New START anniversary and old nuclear baggage

Thursday of this week marks the first anniversary of the U.S. Senate’s vote in favor of ratifying the New Strategic Arms Reduction Treaty (START), which established verifiable limits on Russian and U.S. strategic nuclear weapons. The vote of 71-26 on December 22, 2010 ended a heated debate. Russia followed suit, and the treaty entered into force earlier this year.

New START’s passage was a victory for nuclear arms control and a small step forward in repairing severely damaged Russian-U.S. relations. The treaty capped deployed strategic nuclear warheads at 1,550 for both countries, and placed limits on deployed and non-deployed strategic delivery vehicles. The agreement also required onsite inspections and data exchanges, and several of these have already taken place.

Whether the New START framework will prove to be useful for lowering nuclear numbers in the future remains uncertain. Part of this challenge is reflected in the debates over how to address their tactical nuclear arsenals. When considering whether NATO should agree to remove U.S. tactical nuclear weapons from Europe without Russia giving up its tactical arsenal, one often hears the question: “Why should the United States or NATO give Russia something for nothing?” The question reflects the philosophy that, like New START, nuclear weapons can be compared and “traded” for reductions by the other side, but what do the “something” and “nothing” represent in this context?

The use of the word “something” implies that the B-61 free-fall bombs based in Europe have significant value for NATO and pose a threat to Russia. The situation has changed geographically and technologically, however, since the weapons were deployed in Europe during the Cold War. In any future crisis between Moscow and Washington, the United States and allies would threaten the use of long-range strategic nuclear weapons, if they were to increase the nuclear threat at all. The B-61s in Europe are simply too cumbersome for use by allies when compared to other options. Moreover, the tactical arsenals are very asymmetrical when compared to the strategic balance. Russia is thought to have thousands more tactical nuclear weapons, but does not deploy these weapons in other countries as does the United States.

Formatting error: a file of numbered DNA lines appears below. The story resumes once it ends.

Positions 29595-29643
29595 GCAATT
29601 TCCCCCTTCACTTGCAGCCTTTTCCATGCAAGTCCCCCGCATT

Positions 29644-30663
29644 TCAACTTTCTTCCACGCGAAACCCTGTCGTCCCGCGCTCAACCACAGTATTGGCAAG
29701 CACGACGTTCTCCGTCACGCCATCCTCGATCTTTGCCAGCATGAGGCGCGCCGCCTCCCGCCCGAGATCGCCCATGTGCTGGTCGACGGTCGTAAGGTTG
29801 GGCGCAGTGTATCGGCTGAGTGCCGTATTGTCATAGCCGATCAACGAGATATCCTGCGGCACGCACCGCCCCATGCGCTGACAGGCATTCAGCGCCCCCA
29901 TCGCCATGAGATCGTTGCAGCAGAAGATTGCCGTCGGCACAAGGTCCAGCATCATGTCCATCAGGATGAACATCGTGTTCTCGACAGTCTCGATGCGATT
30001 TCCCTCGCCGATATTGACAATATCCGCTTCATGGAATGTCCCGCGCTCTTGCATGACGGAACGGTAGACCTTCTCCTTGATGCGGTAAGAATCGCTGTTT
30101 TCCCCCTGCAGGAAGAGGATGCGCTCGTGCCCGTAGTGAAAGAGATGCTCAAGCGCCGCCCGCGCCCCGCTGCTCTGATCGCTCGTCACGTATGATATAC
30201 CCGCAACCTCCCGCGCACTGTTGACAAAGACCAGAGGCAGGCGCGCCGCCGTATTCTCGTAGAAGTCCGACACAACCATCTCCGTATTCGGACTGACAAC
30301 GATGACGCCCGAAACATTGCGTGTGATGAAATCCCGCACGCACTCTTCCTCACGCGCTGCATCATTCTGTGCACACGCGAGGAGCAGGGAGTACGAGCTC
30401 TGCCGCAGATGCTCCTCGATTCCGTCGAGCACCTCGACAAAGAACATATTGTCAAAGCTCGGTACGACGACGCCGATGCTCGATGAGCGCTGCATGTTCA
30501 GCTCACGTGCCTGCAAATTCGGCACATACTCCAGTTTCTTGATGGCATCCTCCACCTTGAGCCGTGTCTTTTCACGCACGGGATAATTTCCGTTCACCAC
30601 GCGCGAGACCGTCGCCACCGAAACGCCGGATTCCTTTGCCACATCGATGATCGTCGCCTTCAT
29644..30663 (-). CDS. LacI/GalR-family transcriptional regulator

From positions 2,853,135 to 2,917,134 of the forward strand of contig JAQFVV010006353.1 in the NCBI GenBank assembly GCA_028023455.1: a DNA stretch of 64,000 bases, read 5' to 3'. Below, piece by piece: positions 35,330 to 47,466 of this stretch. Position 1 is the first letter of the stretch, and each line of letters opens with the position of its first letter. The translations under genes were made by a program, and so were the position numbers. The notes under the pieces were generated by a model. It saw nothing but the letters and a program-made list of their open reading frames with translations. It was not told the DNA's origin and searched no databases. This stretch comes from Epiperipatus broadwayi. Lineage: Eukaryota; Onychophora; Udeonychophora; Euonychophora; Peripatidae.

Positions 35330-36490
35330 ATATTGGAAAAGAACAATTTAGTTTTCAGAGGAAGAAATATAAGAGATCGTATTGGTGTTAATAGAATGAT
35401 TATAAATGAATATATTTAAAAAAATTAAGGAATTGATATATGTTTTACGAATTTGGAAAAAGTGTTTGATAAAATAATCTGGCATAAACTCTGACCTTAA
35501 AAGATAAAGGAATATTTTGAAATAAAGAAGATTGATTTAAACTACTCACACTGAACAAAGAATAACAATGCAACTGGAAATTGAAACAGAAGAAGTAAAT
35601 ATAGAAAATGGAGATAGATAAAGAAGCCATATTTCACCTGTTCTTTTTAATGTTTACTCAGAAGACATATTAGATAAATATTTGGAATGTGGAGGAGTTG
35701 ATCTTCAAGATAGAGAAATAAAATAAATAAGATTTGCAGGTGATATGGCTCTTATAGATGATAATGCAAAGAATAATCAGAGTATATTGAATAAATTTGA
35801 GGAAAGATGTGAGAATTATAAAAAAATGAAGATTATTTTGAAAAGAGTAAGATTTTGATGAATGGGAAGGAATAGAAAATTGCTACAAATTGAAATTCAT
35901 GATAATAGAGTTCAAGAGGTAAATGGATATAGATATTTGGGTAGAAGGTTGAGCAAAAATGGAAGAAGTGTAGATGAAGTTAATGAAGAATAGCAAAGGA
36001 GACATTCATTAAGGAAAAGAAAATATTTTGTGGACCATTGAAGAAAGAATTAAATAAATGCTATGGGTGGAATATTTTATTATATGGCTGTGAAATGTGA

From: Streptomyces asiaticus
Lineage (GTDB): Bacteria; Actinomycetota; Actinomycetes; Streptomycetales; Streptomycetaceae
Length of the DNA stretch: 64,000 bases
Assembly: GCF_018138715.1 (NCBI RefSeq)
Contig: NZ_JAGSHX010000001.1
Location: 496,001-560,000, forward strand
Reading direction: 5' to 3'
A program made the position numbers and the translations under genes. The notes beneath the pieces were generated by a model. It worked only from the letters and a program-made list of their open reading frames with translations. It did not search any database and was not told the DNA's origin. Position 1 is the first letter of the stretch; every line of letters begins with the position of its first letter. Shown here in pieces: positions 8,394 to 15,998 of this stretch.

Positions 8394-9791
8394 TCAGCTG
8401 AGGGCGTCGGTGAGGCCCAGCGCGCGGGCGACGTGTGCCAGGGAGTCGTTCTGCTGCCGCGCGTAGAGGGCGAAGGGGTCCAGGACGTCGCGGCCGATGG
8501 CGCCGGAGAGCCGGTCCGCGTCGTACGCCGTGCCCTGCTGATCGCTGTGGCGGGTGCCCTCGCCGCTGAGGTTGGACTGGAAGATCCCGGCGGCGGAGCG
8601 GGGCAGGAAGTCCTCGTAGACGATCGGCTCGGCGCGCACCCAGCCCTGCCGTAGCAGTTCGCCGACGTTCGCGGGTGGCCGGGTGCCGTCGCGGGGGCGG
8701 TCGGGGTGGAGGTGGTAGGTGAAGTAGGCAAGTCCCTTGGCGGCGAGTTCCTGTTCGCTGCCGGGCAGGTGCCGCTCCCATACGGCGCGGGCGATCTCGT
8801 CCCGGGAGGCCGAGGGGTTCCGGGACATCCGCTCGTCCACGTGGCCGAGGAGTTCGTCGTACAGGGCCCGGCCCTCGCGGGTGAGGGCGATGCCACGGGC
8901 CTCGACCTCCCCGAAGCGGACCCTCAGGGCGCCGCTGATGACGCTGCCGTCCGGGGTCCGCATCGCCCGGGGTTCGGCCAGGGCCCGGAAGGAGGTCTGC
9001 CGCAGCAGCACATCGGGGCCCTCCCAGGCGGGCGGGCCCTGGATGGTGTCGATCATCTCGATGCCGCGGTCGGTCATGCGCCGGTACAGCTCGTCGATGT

To say that NATO’s removal of the weapons without Russia doing the same would result in receiving “nothing” from Moscow is true in a short-term bargaining sense. This implication, however, leaves out the historical context of the past 20 years in which the Soviet Union dissolved, NATO moved eastward, and the alliance became militarily stronger overall when compared to Russia.

NATO has already decided that these old bombs should not come out of Europe until Russia agrees to “reciprocal” measures. This overall demand is vague enough to allow for an arrangement that could be more flexible or different than a New START-type treaty. Whatever they agree, the United States and NATO would still “get something” for the withdrawal of these bombs, including the ability to point to having made concrete progress on reducing nuclear arsenals – a win for promoting nuclear non-proliferation, and also progress on NATO’s own aspirations for efficiency by getting rid of weapons that no longer serve a military purpose.

The author’s opinions are her own. This is the final ‘This Week’ opinion piece from BASIC this year. We plan to restart on 3 January 2012.

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